In a bid to raise safety awareness this holiday season, Oregon Governor Kate Brown has declared December to be “3D Month”, a term which, according to Bend TV station KTVZ, is shorthand for “Drunk and Drugged Driving Awareness Month.” Or, as the station’s web headline succinctly puts it: “Reminder: Recreational pot legal, DUII is not.”
The article quotes the head of the Governor’s Advisory Committee on DUII noting that “drivers have a responsibility to drive sober and to not use imparing substances… we want to keep people from making a poor choice that harms themselves and others.”
From a legal perspective the key phrase here is “imparing substances.” DUII in Oregon is covered by Chapter 813 of the Oregon Revised Statutes. Section 813.010 defines the offense as operating a vehicle with a blood alcohol level of “0.08 percent or more” or while “under the influence of… a controlled substance or an inhalant or” any combination of those three things. Put another way, from a legal perspective the question is not so much what you have consumed but whether it affects our ability to drive a car or truck. If it does (and pot definitely falls into that category) then it makes you subject to DUII penalties even if alcohol as such is not involved.
Under Oregon law, repeat offenses are especially grave. ORS 813.011 stipulates that a second DUII conviction in a 10-year period is a Class C felony requiring a minimum 90 day jail sentence. The law explicitly states that the second offense provision applies across state lines, meaning that an Oregon DUII conviction can count as a second offense even if the first offense was committed years earlier in a different state.
Lest anyone think that all of this is only theoretical, KTVZ quotes state statistics showing that the Oregon State police investigated 724 crashes during the 2015 holiday period (roughly mid-December through New Year’s – in 2016-17 this will be defined as December 16 through January 3). During last year’s holiday period the OSP made 156 DUII arrests, according to the TV station.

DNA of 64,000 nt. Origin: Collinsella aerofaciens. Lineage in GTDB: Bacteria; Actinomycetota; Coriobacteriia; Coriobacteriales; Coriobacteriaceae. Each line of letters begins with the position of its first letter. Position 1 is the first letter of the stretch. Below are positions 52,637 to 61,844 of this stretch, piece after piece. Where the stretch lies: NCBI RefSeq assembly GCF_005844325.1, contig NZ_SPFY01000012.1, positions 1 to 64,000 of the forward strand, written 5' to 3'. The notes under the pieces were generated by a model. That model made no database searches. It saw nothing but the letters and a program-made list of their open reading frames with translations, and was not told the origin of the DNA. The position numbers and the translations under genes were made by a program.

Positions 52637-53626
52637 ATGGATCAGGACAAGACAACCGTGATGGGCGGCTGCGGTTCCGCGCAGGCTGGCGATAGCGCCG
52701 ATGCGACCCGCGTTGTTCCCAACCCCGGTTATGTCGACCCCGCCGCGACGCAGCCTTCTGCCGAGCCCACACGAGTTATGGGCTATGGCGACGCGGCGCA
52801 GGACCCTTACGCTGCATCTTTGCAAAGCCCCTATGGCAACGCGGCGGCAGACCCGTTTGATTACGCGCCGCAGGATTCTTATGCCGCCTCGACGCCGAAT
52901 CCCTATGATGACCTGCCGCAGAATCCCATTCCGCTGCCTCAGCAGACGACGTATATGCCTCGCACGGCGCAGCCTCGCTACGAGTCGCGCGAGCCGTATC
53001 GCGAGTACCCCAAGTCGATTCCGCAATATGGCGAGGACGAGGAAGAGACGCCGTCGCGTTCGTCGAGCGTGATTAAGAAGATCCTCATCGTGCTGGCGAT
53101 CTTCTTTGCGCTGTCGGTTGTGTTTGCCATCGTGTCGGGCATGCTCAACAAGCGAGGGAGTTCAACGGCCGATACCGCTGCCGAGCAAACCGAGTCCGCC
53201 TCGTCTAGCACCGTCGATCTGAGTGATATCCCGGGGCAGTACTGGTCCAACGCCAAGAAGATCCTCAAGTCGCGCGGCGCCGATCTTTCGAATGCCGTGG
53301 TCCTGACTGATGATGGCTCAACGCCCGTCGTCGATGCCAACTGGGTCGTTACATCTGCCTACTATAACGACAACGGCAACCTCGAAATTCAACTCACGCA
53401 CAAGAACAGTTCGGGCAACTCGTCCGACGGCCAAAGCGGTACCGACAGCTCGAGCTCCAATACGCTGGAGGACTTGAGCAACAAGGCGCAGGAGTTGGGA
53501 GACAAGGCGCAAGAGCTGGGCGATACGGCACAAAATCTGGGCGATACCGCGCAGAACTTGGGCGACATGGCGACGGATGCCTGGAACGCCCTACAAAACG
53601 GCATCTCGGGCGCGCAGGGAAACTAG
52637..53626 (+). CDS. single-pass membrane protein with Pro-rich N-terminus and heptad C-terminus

The fact that New Year’s Day 2017 falls on a Sunday makes this year an especially dangerous one to be out on the road. It means that many people will also have January 2 off work – an extended holiday period that almost always makes for increased partying on what is already the most dangerous time of the year to be on the road.
As a Portland attorney with a practice focusing on car accidents and helping the victims of DUII I hope everyone will remember to celebrate safely this year. With recreational pot use not legal in Oregon people need to be especially mindful of the combination of marijuana and alcohol, and to understand that mixing these two substances can leave one much more impaired than one might think. As KTVZ reports, quoting the head of the Oregon Department of Transportation’s Impaired Driver Program: “There continues to be this myth that marijuana doesn’t affect a person’s ability to safely operate a vehicle, but evidence shows that it does.” Staying safe this holiday season means remembering that it isn’t just drunk driving that it against the law – it’s “impaired driving”, and that term includes pot.
The Oregonian: Marijuana and driving: What you need to know (FAQs)